• The Beijing International Book Fair (August 30 through September 3) reflects China’s booming digital publishing business with 2,000 sq. meters of digital exhibits.
• Sales of ebooks, downloaded games, apps and other digital content in China hit 80 billion RMB ($11.8 billion) in 2009.
By Edward Nawotka
UPDATED 8/29: Our initial statistical information stated that the $150bn applied exclusively to the book market. Instead, this figure represents a number given by the Chinese government for the overall publishing media market, which also includes games, app downloads, newspapers and all other manner of printed material. Likewise, the figure of $11.8bn initially stated to represent sales of e-books, also includes, apps, games and other downloads. Thank you to Rüdiger Wischenbart for the clarification.
The Beijing International Book Fair, running August 30 through September 3, is attracting an increasingly global audience, as the Chinese book market continues to boom. For many, this means digital.
Sales of ebooks, downloaded games, apps and other digital content grew dramatically last year, hitting some 80 billion RMB ($11.8 billion) in 2009 – up from 50 billion RMB ($7.35 billion USD) in 2008. It still represents less than 10% of the overall publishing media market, which is valued at just over a trillion RMB (worth $150 billion USD and calculated as including books, newspapers, gaming…nearly anything that is published), according to official numers recently issued by the Chinese government.
E-readers in particular have become a hot product. As reported here last month, Shanda Literature Group -– the country’s largest digital publisher -– released heir first dedicated e-reader, the Bambook.
In May, China Mobile — the world’s largest cell phone carrier — announced that it was building China’s largest online digital bookstore. The company plans to offer its subscribers 3G wireless access to online publications including digital books, comics, newspapers and magazines — some 60,000 titles in all — and hopes to attract some 200 million users over the next five years.
Earlier, in April, China Publishing Group -– the country’s largest traditional publisher — and Shanghai Century Publishing Group also released their own e-readers.
To get a sense of the pace of growth, consider just one ereader manufacturer: Hanwang. In 2009, Hanwang reported total sales of 270,000 e-readers; this year, the company nearly matched the number in sales in the first quarter alone and expects total units to surpass a million by the end of the year.
Digitization is pushing publishing into “a new historical period” and offering “unprecedented opportunities, according to Sun Shoushan, deputy director of China’s General Administration of Press and Publication (GAPP), who made the remarks earlier this year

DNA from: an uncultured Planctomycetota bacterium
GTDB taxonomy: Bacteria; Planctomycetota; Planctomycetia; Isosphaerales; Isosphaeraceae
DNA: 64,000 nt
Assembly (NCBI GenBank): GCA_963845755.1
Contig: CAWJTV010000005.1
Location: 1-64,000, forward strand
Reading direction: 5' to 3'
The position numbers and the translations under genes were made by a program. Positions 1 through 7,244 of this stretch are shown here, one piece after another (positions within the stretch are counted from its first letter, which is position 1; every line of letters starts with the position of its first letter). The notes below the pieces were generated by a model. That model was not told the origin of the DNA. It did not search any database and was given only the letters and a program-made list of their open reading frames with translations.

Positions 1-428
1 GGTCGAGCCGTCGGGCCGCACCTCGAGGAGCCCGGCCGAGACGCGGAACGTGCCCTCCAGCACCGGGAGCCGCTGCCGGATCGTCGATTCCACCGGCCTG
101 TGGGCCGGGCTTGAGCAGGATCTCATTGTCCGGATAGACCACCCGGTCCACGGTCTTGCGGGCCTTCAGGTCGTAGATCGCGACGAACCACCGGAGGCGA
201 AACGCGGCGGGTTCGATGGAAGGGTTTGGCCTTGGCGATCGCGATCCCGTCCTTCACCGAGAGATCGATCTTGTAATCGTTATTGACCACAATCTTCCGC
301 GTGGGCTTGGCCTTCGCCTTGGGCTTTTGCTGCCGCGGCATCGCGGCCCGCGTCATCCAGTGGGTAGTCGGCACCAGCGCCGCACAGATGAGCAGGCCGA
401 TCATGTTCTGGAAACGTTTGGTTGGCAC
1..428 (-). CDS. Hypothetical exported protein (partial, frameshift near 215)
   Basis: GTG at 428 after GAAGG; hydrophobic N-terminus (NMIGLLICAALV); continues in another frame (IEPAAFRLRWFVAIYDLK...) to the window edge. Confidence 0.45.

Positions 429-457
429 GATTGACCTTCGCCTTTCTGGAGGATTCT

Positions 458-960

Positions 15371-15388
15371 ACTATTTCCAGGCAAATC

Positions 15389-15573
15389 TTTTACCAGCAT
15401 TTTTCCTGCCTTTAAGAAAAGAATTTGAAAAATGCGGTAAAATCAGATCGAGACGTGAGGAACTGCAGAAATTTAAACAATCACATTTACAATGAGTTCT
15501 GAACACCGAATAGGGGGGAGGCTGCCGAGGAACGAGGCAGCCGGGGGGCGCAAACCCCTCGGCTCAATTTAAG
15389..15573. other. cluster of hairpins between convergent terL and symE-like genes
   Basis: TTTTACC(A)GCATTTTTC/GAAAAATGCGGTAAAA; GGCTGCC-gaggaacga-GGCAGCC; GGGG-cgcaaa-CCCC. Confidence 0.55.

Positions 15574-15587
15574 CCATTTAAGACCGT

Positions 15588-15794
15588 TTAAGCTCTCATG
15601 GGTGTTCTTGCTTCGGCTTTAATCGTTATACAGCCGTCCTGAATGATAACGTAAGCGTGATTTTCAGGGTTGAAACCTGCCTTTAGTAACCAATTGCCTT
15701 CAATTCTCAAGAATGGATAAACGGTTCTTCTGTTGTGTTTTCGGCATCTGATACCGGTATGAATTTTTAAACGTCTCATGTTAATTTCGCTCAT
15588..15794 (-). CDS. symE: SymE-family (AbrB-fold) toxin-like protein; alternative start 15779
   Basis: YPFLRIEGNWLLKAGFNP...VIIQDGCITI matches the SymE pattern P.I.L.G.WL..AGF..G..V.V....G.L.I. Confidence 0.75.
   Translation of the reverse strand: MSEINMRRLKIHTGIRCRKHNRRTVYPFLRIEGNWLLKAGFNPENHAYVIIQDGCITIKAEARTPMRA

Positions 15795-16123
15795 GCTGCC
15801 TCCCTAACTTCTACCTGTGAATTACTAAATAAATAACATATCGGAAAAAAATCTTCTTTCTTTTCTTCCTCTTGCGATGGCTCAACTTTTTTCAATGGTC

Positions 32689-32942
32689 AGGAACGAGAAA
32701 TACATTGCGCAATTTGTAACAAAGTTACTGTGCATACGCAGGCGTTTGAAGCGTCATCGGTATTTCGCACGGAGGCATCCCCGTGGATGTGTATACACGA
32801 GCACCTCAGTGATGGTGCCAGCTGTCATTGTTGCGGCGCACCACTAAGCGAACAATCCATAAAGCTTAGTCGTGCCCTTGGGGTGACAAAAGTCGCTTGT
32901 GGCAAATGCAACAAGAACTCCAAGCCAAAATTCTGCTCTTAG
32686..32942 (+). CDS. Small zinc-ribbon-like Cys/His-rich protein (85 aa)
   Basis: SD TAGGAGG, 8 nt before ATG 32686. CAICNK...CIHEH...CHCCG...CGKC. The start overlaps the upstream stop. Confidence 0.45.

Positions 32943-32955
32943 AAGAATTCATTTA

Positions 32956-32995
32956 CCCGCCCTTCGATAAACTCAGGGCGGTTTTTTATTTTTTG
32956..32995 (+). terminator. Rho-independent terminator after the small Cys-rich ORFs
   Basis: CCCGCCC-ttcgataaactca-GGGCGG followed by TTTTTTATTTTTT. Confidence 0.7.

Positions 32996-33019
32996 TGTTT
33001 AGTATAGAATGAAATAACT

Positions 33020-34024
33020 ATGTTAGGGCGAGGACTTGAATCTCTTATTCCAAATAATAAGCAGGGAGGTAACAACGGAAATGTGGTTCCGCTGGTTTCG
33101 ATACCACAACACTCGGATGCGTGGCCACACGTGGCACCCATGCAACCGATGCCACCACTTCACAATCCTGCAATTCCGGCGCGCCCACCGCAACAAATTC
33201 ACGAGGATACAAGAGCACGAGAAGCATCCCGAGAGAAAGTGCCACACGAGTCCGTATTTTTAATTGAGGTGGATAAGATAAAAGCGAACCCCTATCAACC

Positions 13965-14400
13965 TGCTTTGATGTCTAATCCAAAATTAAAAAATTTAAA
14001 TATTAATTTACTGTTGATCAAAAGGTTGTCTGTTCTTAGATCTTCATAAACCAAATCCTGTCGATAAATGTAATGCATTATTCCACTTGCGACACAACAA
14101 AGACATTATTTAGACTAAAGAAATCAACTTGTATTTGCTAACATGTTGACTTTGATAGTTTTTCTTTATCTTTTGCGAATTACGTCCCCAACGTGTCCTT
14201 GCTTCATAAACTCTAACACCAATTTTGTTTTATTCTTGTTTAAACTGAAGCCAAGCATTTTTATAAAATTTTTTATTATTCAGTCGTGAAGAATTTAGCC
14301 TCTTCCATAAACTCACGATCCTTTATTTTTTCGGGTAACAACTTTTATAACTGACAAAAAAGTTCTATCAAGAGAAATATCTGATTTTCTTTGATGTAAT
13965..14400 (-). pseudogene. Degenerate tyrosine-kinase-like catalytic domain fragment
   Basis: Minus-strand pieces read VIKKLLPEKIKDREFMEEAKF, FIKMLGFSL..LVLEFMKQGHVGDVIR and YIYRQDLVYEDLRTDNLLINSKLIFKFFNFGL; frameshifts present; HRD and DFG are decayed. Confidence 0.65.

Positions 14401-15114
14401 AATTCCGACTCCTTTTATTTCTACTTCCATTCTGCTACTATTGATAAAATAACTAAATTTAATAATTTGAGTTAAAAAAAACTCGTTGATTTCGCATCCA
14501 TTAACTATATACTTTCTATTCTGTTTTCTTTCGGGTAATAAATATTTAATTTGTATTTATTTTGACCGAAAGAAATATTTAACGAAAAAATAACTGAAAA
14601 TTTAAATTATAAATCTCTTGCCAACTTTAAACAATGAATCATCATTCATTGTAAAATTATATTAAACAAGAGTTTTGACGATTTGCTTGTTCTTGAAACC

In all, the Fair has dedicated some 2,000 sq.-meters out of a total of 43,000 sq.-meters to digital exhibits.
Nevertheless, for many, a book fair is still about the books. In total, the BIBF will put more than 160,000 titles on display, representing the publishing programs of 2,000 exhibitors -– nearly half of which will be from overseas (they include Hong Kong and Taiwan as “foreign” publishers). In all, 200,000 people are expected to attend the event.
Last year, nearly 1,400 deals were signed at the Fair’s rights center, a number which the fair’s organizers -– China Books Import & Export Group -– expect to be surpassed this year. One group hoping to help boost these numbers is The Chinese Writers Association, which is sponsoring an event for the first time at the BIBF. They are exhibiting the top 100 Chinese literary titles yet to be translated, likely in the hope of striking deals. (It should be noted that the Chinese Writers Association is itself a government-sponsored body and refuses membership to all dissident or independent voices).
Among those with a dissenting view of the “top titles to translate” are likely the writers and editors who make up Paper Republic, a group of English-language translators who will also participate in the year’s fair. (You can browse their website for recommendations).
India is this year’s Guest of Honor and is bringing around 30 publishers to the Fair. The Netherlands and South Korea follow as Guests of Honor in 2011 and 2012.
For an overview of events in English, click here (though be careful, the page is only compatible with the PC-based Internet Explorer and will lock up your Mac). Translator and writer Bruce Humes offers a good overview of some of the authors being featured at the BIBF. And come back to Publishing Perspectives for more reports and images from the Fair over the coming week.
DISCUSS: Is China a Genuine Opportunity for Western Publishers?